easily clinching the match and the
tournament with a decisive!7-4
victory.
The womens team, the He-
lios, also faired well in their last
tournament ol this season. The
team placed second out of four
trams and also managed to win
the coveted "party trophy
The Irates will be traveling to
ilmingtonthis omingweekend
to play intheNinth Annual Faster
Estravaganga that will play host
to as many as 2 teams
. - , � - -w- �
The frisbee club sponsored Ultimax XVI this past weekend with 13 teams competing t
region Above. Irate Lee Walstongoes �horizontal in an ettort to prevent a turnover a
Melvin looks on from the sideline (Photo by J.D. Whitmire � ECU Photo Lab)
rom the At
s team me
antic Coast
mber David
IRS to sponsor golf classic
Langdon pitches ECU past UNC-W
By Frank Roves
Stjtt Writer
I he ECl baseball team im-
proved Us overall record to - �
bj defeating the UNC-Wilming-
t n Seahawks 5-2 Sunda night at
mington
ECU'S starting pitcher ! im
Langdon (6-1, 1.85 IRA this sea-
- n baffled Wilmington with a
raft eight-hit complete ;ame.
� ;don pitched nine innings
d two runs on six hits. He
and staff, l H erton said
The Pirates came out with the
earlv lead when ohn Adamsl .360,
23 RBI) and Iommv Eason (.376,
11 HR) scored in the tirst inning.
E I scored again in the sixth
inning when shortstop Corey
Short i J30,21 RBI) smashed a solo
homerun. Short's dinger was his
fourth ot the season. Alter six
innin
i U led the came 4-0.
'alsoianned Tour while walkii
� ur Langdon'scompletegameis
his third of the season
1 lead coach iaryOverton was
pleased with the victor) lo
win two out ol three games on the
: was very pleasing to our team
V ilmington s starting hurler,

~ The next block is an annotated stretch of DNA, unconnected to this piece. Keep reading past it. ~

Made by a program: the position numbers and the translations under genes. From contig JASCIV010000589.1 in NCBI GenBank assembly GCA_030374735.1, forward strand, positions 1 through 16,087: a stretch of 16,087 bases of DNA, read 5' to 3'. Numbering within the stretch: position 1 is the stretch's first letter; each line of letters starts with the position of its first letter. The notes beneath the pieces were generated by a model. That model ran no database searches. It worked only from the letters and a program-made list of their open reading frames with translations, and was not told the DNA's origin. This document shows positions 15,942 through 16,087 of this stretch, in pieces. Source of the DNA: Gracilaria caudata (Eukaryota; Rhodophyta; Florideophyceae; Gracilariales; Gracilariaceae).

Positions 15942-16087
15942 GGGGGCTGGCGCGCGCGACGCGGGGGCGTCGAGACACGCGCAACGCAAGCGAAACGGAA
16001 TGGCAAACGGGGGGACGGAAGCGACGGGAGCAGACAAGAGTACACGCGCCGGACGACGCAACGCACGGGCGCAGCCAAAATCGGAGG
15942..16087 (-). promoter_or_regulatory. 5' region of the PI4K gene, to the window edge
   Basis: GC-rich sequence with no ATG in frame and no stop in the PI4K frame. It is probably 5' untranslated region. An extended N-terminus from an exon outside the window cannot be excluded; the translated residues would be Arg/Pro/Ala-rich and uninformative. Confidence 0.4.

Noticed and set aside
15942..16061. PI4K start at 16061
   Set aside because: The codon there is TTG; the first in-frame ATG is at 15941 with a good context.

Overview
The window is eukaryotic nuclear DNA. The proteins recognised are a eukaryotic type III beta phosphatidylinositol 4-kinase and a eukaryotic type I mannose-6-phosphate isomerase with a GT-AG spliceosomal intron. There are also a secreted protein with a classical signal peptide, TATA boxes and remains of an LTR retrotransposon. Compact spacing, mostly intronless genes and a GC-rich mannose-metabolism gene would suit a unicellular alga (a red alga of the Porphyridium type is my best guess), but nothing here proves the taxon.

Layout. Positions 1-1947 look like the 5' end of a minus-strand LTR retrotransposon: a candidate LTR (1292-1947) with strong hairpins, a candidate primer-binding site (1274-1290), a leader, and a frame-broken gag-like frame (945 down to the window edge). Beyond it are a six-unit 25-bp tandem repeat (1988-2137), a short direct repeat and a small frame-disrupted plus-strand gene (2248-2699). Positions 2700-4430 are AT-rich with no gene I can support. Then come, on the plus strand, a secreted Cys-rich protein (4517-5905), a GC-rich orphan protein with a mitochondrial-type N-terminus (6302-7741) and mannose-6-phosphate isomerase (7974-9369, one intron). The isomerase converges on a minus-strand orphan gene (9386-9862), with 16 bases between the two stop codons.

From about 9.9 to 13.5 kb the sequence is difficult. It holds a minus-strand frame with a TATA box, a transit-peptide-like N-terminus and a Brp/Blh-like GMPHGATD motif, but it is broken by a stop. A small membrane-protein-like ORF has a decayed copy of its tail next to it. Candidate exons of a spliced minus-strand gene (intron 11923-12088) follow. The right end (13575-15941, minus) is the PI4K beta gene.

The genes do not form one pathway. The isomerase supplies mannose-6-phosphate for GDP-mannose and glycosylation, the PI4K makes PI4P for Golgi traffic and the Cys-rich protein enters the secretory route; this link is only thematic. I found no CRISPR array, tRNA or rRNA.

David Morrison was shelled tor
five hits and three runs He also
gave iy three walks while tan-
ning three. With the loss Morn-
son dropped his pitching record
to 1 ; on the season
I he Seahawks brought in ler-
ome 1 hint to finish the last three
innings. 1 hint gave up one run on
one hit. He also walked a batter
while fanning one.
The Pirate offense was led bv
Kevin Riggs, Fason and Short with
two hits each in the contest.
Wilmington had six different bat-
ters to get a hit as well.
UNC-Wilmington scored its
two runs in the last inning when
two batters reached home on
fielder choices. The Seahawks
could not score again, making the
final score 5-2 in favor of ECU.
The Pirate win put them in
first place in the Colonial Athletic"
Association with a 4-1 record. The
Seahawk loss gave them a 17-15
overall record, 2-3 in the CAA.
The next game for ECU will
be on the road against N.C. State
in Raleigh this afternoon at 3 p.m.
By Jannette Roth
IRS
The spring intramural 'ports
schedule rounds out its registra-
tion dead lines today with signups
available for the golf classic, fris-
bee golf competition and a beach
volleyball tournament.
The golf classic will be held at
the Indian Trails Country Club
April 17 and 18. Divisions are
designed for all faculty, staff and
students with green tees set a t$6.00
for the dav. Frisbee discers are
encouraged to register for the
annual disc golf tournament to be
held April 11 and 12, 3 p.muntil.
The spxrt offers experienced as
well as inexperienced discers the
opportunity to challenge them-
selves, enjoy1 the outdoors and
practice their tossing skills on one
of the only frisbee disc courses on
the east coast. ECU'S course is
located adjacent to the Lady Pi-
rate Softball diamond and offers
some very challenging holes of
play throughout the wooded area.
Pick up a disc with your ECU
identification in the Recreational
Services Equipment Room located
in 115 Memorial Gym. Registra-
tion begins at 5:30 p.m. in Biology
103.
The newest activity on the IRS
schedule involves the sun and
sand of summer as Recreational
Services plays h st t an end of the
ycarbeach volleyball tournament.
Action takes place April 17, IS and
19onthe olli fe Hill courts. Men's
and women sdi isions have been
developed tor four-person teams
interested in tast paced volleyball
action and fast tanning. Registra-
tion tor the beach tourney takes
See IRS, page 12